Of course, we take all the boys touring locally at historic sites like the Hawley kiln, and art sites like MassMoCa. There is lots to do at the End of the Road and all around western Massachusetts. I think these boys have gotten fewer cooking lessons, but they are Boy Scouts. They need to cook around the campfire.
Bella and French toast in 2013
The boys are getting ‘old.’ They’ve got jobs and less time for cooking lessons and frolicking. Fortunately, we have Bella, a great-granddaughter, who has moved close enough to start her cooking lessons.
The View From My Bedroom Window January 5, 2014
This is my post for the View from the Bedroom Window for the month of January. A continuing record. By January 5 we had 10 inches of snow and temperatures of minus 10 degrees last night. A Polar Vortex is promised in the next couple of days.
January 13, 2014
On Monday, January 6 it was rainy and foggy and 50 degrees. The Polar Vortex arrived on Tuesday, January 7 with temperatures of minus 18 and WIND. The trek to the henhouse was bitter. I had to wrap my face in scarf. But then the weather became milder. On January 11 it was warm enough, 38 degrees, for pouring rain! The snow is nearly gone.
January 19, 2014
On January 18 it snowed and snowed. About six inches. This morning the temperature was 21 degrees at 8 am. Beautiful, mild day as the sun came out.
January 26, 2014
January 26 and temperatures hover at Zero at dawn. Bright sun, brisk breezes; it is cold! As the old saying goes, the cold grows stronger as the days grow longer. Last night’s snow showers freshened the landscape.
January is over, but I am hoping for a lot more snow. Precipitation is what we need.
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Before I end my discussion about garden planning, I want to add a few words about the view from the house, or more specifically, the view from a window.
We spend time in the garden working, and time socializing in the garden, but we can also enjoy the garden when we are inside the house. Do you have a kitchen or dining table by a window that looks into the garden? When you look up from your newspaper or book, do you look across the room from your reading chair and out a window?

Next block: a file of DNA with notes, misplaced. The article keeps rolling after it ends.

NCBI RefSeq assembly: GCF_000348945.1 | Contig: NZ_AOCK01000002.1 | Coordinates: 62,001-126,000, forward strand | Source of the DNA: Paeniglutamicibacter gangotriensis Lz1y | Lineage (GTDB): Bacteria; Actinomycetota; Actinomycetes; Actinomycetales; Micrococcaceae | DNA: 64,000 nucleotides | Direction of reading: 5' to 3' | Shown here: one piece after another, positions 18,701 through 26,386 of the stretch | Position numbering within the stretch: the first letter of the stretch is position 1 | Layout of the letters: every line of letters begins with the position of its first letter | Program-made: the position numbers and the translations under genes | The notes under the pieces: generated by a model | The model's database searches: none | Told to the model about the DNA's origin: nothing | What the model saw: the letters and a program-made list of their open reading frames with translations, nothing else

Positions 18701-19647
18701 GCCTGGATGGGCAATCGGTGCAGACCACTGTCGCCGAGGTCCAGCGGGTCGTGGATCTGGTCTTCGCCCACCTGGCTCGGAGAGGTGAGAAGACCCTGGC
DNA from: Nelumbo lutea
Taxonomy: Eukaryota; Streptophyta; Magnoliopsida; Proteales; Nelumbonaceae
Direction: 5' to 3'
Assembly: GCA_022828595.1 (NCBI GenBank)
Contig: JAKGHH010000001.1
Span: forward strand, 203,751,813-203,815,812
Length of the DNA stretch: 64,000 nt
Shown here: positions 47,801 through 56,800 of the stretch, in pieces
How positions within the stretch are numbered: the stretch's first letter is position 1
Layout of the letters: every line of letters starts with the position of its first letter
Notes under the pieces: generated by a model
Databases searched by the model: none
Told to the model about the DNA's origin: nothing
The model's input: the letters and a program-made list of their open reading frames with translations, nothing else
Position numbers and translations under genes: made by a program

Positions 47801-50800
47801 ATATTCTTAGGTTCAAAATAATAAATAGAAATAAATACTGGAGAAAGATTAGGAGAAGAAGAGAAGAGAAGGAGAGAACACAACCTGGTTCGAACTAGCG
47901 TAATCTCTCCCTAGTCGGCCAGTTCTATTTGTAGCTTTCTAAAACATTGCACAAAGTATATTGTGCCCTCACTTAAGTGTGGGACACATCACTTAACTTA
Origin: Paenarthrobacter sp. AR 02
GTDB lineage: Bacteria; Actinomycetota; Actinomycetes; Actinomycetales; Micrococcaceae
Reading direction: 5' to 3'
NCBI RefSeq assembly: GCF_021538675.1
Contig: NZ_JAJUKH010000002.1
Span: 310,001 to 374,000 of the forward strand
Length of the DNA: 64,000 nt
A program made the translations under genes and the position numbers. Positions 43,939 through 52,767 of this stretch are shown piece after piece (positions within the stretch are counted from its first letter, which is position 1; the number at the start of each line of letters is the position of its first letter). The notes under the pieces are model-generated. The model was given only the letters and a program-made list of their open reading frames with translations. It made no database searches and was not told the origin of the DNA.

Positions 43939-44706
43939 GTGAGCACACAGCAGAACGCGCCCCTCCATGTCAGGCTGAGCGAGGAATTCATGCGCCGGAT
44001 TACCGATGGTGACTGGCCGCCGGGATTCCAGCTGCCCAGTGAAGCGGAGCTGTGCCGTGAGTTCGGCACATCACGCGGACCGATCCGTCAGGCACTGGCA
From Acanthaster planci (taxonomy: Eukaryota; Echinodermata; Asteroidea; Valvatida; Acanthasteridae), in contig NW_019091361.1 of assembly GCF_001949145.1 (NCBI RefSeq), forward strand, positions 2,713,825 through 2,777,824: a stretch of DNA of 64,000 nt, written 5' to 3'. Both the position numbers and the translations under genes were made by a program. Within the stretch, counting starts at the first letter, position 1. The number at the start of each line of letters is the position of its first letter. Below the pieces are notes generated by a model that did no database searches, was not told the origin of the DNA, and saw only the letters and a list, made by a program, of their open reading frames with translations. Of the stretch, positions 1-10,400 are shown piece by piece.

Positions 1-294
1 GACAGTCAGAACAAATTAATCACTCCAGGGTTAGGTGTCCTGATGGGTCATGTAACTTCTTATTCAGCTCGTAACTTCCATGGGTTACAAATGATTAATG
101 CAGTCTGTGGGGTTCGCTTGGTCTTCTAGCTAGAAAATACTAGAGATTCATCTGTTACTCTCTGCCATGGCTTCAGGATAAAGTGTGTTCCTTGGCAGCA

Our dining table is right by a large window looking out at the Lawn Beds, and across the lawn to an ancient apple tree. The field beyond that is bordered by trees with hills in the far distance. This is an expansive view of the garden and the landscape beyond. A more intimate view is from my reading chair back towards the tractor shed which is hung with the lovely white, green and pink foliage of a hardy kiwi vine, fronted with several pink rose bushes, and an edging of annual blue salvia. It is such a pleasure to look that this Shed Bed garden, that as disorderly as I often am, I try to keep this area neat.
What would you like to look at from your reading chair, or from your table? Flowers? Birds flitting and settling on a feeder? A burbling fountain set beneath a flowering tree? I have been told that the sound of water will attract birds to the garden even more surely than a well stocked feeder.
What kind of garden tableau would please you? It only takes a little planning to create a view that will give you immense pleasure.
I hope I have not led anyone to believe that garden planning is ever done once and for all time. When a garden plan is implemented unforeseen obstacles may arise, as may unforeseen opportunities. We must never let a beautiful plan get in the way of a beautiful result. A plan must always be flexible.
Even after a garden plan is beautifully in place, enjoyed by the gardener, and admired by visitors, time will bring change and alterations will be required. We all know this, or come to know it after only two or three years of a gardening career. I remember a time after I planted my first perennials under the late Elsa Bakalar’s tutelage, when she came to visit and looked at the garden. She suggested, gently, that it was time to divide the yarrow and bee balm.
“What?” I couldn’t believe it. I thought the whole point of perennials was you put them in place, cared for them and they were perennially there, no more thought or work required. It was a simple lesson, and is relearned when plants need to be divided because the clump gets too big, or when a plant grows taller, wider or more vigorously than expected or planned, or when you realize that a particular plant like plume poppy has spread itself all through the garden.
Plume poppies, Macleaya cordata, which is not really a poppy at all, looked beautiful in my garden. Plume poppies are tall, up to eight feet, with large slivery blue scalloped leaves, and plumey blossoms. They increase by sending out new rhizomes. They are stunning, but to say they grow vigorously is an understatement. That kind of growth was not part of my plan, and I ripped them out. Gardening Goes Wild takes a different view of the plume poppy.
Redvein Enkianthus – nevermore